Jennifer Rhoads –jennifer rhoadsOne day’s assignment was to quilt a sentence of three words, at least 36″ wide. Joe showed us slides of quilts with words on them. I don’t have copies of the slides he showed, but I found these images with a similar feel. freedom first squair quilt glad day quiltAfter we looked at the slides we were set free. Everyone attacked the problem in a different way. Joe Cunningham is a great teacher. He inspired us and got us rolling on our own projects. The projects were engineered to allow the unexpected to occur. Joe helped us when we wanted help and let us steam ahead unimpeded when that was desired. The environment was kind and friendly. Joe even played the guitar for us.Joe CunninghamHere are some of the letters and sentences (in progress) that people made.
Laurie Wilkey pieced this. laurie wilkey IMG_0585 IMG_0584Susie Wolcott’s letters were put together to spell Mush Head Day.IMG_0599 IMG_0598 IMG_0596Janet Hasselblad wrote this:janet hasselbladSara Goss added a pieced demonstration of her idea.saraLynn Haia wrote about her dog Tallulah and his toy Bluey.lynn haiaI wrote WHY ? and WHY NOT. I pieced the letters with fabric cut from a patchwork skirt that had been sewn by my Great Aunt Marjorie Powell..aunt marjoriepaschkis why why notWhy was the retreat so fun? A good teacher, thoughtful planning, a beautiful place, and the pleasure of meeting interesting people with common interests, all of us working side by side. The feeling of the retreat can be best summed up by a  quilt from 1874 which says: From  every quarter flowing joyful crowds assembled round and spake with exalted zeal.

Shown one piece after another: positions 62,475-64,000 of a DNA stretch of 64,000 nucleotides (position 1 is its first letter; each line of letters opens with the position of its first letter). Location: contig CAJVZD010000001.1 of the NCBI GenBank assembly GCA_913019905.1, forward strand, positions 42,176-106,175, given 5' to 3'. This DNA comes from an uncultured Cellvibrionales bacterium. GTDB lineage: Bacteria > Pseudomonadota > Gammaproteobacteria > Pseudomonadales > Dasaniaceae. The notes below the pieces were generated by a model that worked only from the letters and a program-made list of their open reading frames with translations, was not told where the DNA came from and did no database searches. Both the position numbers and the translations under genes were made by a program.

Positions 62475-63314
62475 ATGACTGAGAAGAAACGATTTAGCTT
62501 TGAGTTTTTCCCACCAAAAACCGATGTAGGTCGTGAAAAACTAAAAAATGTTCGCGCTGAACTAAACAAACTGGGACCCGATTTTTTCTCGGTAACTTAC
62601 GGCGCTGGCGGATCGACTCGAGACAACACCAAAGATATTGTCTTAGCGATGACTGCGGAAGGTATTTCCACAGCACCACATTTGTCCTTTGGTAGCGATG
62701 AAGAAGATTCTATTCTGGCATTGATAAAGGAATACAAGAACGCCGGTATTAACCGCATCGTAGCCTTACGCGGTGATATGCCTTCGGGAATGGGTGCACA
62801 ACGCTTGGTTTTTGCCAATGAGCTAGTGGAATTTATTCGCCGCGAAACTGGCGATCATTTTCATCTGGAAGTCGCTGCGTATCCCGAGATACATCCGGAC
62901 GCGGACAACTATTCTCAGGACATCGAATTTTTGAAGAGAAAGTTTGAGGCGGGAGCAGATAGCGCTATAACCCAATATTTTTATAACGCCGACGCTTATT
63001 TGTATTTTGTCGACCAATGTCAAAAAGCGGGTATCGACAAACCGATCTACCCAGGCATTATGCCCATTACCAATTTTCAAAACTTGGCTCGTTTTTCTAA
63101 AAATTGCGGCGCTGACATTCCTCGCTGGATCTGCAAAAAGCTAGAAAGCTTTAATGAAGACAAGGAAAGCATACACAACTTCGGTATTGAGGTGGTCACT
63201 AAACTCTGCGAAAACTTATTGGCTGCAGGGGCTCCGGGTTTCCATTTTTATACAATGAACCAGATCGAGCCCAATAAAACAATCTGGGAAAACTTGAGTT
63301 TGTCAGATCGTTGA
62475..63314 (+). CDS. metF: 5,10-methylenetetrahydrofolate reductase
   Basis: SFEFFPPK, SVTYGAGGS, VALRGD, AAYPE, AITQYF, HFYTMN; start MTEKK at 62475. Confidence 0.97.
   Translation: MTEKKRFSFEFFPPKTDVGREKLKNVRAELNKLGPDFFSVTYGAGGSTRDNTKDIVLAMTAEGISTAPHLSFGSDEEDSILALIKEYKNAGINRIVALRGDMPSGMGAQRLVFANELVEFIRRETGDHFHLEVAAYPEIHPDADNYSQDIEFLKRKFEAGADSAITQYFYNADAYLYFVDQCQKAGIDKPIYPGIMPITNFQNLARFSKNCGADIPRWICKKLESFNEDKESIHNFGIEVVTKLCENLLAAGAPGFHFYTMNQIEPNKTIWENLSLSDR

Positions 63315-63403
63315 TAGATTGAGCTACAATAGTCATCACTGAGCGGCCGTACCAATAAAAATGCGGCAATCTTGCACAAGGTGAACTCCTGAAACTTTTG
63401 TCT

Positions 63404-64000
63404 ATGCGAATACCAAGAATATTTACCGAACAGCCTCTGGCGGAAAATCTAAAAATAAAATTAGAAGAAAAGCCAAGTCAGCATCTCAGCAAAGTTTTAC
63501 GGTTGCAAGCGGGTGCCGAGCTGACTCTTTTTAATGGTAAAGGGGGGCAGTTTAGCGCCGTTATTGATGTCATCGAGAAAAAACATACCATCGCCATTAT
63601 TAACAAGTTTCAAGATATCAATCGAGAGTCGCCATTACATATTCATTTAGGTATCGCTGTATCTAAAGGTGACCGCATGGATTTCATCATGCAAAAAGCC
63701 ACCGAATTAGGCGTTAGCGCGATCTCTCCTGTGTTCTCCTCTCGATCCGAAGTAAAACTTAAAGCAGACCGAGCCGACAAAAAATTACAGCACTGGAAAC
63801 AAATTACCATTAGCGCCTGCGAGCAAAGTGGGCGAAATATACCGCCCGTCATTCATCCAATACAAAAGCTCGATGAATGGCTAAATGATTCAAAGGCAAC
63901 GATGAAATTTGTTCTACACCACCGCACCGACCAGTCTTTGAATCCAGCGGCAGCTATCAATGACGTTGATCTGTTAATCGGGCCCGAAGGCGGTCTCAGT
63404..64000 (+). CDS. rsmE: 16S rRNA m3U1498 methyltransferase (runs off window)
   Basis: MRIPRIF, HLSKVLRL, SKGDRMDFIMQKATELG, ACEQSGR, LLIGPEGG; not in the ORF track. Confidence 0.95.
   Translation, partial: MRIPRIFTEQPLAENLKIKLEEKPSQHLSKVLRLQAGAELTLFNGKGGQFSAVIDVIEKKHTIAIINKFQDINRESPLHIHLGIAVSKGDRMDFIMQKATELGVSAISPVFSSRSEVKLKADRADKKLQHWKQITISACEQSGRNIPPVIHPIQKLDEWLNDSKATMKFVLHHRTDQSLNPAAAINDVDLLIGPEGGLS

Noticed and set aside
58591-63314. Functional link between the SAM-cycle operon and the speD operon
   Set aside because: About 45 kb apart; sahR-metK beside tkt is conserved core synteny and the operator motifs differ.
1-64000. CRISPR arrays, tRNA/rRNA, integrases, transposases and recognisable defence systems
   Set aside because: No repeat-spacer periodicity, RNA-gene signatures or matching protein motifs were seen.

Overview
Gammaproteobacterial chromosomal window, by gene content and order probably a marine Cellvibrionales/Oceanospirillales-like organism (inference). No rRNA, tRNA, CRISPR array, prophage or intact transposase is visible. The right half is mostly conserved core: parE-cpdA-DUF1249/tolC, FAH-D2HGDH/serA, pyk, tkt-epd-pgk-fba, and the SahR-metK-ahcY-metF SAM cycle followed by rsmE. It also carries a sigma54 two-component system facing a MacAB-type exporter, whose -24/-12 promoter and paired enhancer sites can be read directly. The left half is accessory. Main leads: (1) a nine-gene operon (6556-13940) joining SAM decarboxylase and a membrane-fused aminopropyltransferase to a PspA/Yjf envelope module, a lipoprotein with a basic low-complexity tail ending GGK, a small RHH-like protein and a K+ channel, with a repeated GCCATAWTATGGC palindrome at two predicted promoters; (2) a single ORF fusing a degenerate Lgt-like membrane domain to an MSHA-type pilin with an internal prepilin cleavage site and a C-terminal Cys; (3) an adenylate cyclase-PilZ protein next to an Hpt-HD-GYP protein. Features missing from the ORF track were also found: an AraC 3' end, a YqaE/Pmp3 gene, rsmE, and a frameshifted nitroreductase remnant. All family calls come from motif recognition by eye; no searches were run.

…Just substitute sewed for spake.Cornelia Vosburgh quilt

p.s. Here is a link to my blogpost about Wordwatching at Books Around the Table. Please stop by!

Mr. Big

Recently I was sewing a quilt. It had a face on it which turned out to be larger than I expected.

Paschkis big pink head quiltI wondered what a REALLY big quilt would look like. Hmmm – if I sewed together pieces of old wool blankets I could make a very large quilt without backing it. And thus the idea for Mr. Big was born.